Home Categories Design Tutorials Tutorial

Table Salt And Graphics

1.0/5.0 (1 votes total)

Bob McElwain

Bob McElwain

Bob McElwain

Affordable Personalized Professional Support (http://sitetipsandtricks.com/services.html)

Author of "Secrets To A Really Successful Website." For info, visit <http://sitetipsandtricks.com/webways/>

Get ANSWERS! Subscribe to "STAT News" now! Visit

Bob McElwain has written 3 articles for WebKnowHow.
View all articles by Bob McElwain...

Most of us sprinkle a bit of salt over our meal before digging in. Although sufficient quantities were likely used in the kitchen. In doing so, we seek to add just a tad to the flavor. To heighten it just enough to suit our personal taste.

If you do this sort of thing routinely, you have faced the utter disaster of adding a tad too much. Sure. You eat it, because there's nothing left in the kitchen. But what you'd like to do is trash it, for it tastes awful.

Graphics And Salt

Graphics on a website are like table salt. Sprinkled tastefully about the edges, the images and colors can add a distinct flavor to the site. They may speak of a company that knows what it's about. And they may provide an instant boost in credibility. Each visitor can grasp all this in a glance.

However a tad too much, and the site becomes unpalatable. Like your dinner when the lid falls off the salt shaker.

It's Words That Sell, Not Graphics

You've heard this before. Probably many times. Yet hearing it, believing it's so, then making sure your site demonstrates your conviction -- this is a whole different ball game.

On far too many sites I visit, this has been either totally ignored or at best, half-heartedly implemented. If you have not embraced this concept, your site is handicapped. And significant profits remain illusive.

A Real Life Example

I was recently asked to evaluate a site launched by an offline business that has been successful for nearly thirty years. Here's what a visitor discovers in the opening screen.

First, a two-word graphic message comes up in about 10 seconds. For the purpose of these notes, let's say the words are, "Your Partners."

Later, a title bar begins to load at the top of the screen, a few vertical pixels at a time. Lots of words here. Options. So many, they hide each other.

The one meaningful phrase to the right, is off the screen on most monitors. Even if visible, it is ignored, as the visitor anxiously awaits something of significance to load. (Note they've already given up on "Your Partners," for there's no clue to what this might mean.)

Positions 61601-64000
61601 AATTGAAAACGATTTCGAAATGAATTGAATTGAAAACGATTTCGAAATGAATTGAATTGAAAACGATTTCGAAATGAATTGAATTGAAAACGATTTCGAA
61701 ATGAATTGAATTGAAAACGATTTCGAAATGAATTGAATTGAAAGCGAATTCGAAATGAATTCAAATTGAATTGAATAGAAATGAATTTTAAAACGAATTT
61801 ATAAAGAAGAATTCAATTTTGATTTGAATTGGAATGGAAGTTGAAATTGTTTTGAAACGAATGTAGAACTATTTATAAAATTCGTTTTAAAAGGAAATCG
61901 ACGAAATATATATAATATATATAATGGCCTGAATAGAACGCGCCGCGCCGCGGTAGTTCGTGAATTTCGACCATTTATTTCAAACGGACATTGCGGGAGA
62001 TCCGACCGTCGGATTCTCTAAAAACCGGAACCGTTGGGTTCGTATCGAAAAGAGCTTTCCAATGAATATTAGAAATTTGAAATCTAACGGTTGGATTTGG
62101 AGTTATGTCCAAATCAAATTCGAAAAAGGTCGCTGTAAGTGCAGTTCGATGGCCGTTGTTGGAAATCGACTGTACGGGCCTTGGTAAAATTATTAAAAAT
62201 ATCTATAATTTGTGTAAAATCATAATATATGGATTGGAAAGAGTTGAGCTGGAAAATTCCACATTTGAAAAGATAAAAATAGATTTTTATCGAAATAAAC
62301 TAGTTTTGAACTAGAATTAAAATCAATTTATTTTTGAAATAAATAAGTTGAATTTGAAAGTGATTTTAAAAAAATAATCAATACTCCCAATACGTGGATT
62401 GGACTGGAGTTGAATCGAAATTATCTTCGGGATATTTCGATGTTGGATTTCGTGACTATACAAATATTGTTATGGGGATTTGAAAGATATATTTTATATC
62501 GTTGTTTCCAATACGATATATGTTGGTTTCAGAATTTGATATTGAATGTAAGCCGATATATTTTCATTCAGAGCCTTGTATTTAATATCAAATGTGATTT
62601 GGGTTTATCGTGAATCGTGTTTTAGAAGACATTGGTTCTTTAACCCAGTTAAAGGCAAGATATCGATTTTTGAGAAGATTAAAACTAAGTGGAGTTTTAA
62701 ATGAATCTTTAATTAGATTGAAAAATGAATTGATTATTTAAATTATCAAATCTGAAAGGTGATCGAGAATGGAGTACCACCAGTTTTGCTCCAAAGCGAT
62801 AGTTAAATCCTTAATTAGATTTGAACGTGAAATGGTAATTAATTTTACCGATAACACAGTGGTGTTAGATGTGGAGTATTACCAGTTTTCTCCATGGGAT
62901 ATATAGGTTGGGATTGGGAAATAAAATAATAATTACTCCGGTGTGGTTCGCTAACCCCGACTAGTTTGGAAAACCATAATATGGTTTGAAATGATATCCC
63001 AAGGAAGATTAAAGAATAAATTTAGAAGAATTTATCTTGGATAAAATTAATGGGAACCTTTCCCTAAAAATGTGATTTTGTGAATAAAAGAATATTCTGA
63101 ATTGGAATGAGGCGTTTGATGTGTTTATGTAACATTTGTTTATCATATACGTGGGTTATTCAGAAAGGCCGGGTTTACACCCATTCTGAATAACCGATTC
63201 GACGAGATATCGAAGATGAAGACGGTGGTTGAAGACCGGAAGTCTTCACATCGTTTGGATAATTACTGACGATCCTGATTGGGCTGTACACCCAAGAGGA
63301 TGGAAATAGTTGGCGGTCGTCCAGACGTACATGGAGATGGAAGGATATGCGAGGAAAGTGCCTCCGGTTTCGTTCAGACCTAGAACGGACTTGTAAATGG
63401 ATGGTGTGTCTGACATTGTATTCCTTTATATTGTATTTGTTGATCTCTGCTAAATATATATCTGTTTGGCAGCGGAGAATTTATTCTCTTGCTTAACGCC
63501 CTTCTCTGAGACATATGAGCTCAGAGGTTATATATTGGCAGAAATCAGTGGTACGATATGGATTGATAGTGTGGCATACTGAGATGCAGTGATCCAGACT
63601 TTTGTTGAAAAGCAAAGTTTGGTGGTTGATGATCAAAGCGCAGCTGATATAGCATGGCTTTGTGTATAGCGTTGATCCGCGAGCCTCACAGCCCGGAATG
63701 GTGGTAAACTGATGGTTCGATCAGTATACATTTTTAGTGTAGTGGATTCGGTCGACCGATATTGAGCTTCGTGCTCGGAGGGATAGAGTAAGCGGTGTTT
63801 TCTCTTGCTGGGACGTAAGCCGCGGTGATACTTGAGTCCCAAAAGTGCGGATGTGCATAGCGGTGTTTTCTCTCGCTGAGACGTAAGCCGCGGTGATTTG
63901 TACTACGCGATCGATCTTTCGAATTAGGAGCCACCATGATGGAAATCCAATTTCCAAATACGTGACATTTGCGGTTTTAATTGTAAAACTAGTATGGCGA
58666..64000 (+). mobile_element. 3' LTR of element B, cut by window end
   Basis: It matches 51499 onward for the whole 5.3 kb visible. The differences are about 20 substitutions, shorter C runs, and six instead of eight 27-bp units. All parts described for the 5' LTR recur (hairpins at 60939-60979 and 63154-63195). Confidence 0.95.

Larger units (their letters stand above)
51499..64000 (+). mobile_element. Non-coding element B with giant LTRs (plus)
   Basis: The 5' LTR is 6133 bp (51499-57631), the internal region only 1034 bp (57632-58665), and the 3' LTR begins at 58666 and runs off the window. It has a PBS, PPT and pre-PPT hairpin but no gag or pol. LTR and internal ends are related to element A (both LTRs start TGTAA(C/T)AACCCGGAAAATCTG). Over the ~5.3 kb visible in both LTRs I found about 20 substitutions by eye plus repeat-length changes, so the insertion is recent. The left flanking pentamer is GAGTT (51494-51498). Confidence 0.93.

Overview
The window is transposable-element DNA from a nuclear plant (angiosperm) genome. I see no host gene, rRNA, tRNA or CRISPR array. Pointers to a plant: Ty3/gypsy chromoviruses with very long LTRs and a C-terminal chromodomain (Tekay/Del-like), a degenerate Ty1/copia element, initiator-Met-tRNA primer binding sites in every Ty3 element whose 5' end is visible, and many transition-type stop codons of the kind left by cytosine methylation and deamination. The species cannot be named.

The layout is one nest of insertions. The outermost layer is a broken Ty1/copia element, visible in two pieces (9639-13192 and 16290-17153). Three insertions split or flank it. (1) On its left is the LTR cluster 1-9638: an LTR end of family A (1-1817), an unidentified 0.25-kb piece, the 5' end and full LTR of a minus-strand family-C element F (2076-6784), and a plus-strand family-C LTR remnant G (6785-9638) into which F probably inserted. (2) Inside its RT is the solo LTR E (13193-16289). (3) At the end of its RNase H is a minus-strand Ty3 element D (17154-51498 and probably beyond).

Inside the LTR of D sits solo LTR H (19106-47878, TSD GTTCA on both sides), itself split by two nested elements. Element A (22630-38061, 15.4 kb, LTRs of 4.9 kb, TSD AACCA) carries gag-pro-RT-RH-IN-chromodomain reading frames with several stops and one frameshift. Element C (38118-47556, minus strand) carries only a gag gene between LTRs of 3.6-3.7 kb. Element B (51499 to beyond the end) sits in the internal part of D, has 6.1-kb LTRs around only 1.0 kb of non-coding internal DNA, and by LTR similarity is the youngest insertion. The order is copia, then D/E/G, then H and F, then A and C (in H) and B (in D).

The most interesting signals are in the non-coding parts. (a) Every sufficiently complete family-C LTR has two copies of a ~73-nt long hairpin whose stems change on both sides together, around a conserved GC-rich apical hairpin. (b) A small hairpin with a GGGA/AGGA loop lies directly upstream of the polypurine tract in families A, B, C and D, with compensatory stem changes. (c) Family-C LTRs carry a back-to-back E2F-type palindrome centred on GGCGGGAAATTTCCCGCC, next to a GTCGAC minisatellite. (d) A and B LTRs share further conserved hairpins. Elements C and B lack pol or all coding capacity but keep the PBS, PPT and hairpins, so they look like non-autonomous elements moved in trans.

Next, graphic menus begin to load to the left. Confusion reigns. All is stated in the jargon of this business. A visitor unacquainted with it, sees nothing worthy of a click.

At last a graphic loads to the right. A large one. Dominating the screen. I'm sure some artist is convinced this image, of itself, says everything needed about the wonderful services available on this site. Affordability. The great support. And so forth. All without a word of text on the screen.

The image includes one of a computer, a monitor, a keyboard,
and a fourth item I could not identify. It says nothing at all
to anyone except the original artist.

Long before this image loads completely (about 40 seconds), most visitors have fled.

The Fix

Dump the graphics, and in words, tell me what you can do for me. Demonstrate I can no longer survive without your services. That they're not only the best available, but far less costly than elsewhere.

If it looks as if you may have what I need, I'll stumble along through your wordy presentations, ignore some misspelled words and lousy grammar, in hopes of finding a solution to my problem.

You may not convince me to accept your offer, but you won't even get the chance to lay it out for me, if you show me only graphics in that first screen.

Can You Be Honest With Yourself?

While this isn't easy to do, you must. It's the only way to obtain a flawless site. One that gets the job done.

A site that fails hurts more than it helps. When asked what I would recommend to improve the site briefly described above, I urged it be taken down to forestall further damage. You may need to do the same. Then set about getting it right.

Back To Salt

When cooking, most add a bit of salt to bring up flavor. But care is taken not to add too much. For each person at the table has their own preference when adding more. And we do not salt the food of our guests, for we know nothing of their tastes.

When considering the graphic background for your site, do as a good cook does with salt. Add enough to heighten the flavor for most. Then quit. Your personal preferences may be intolerable to others.

Add commentAdd comment (Comments: 0)  



Related Resources

Other Resources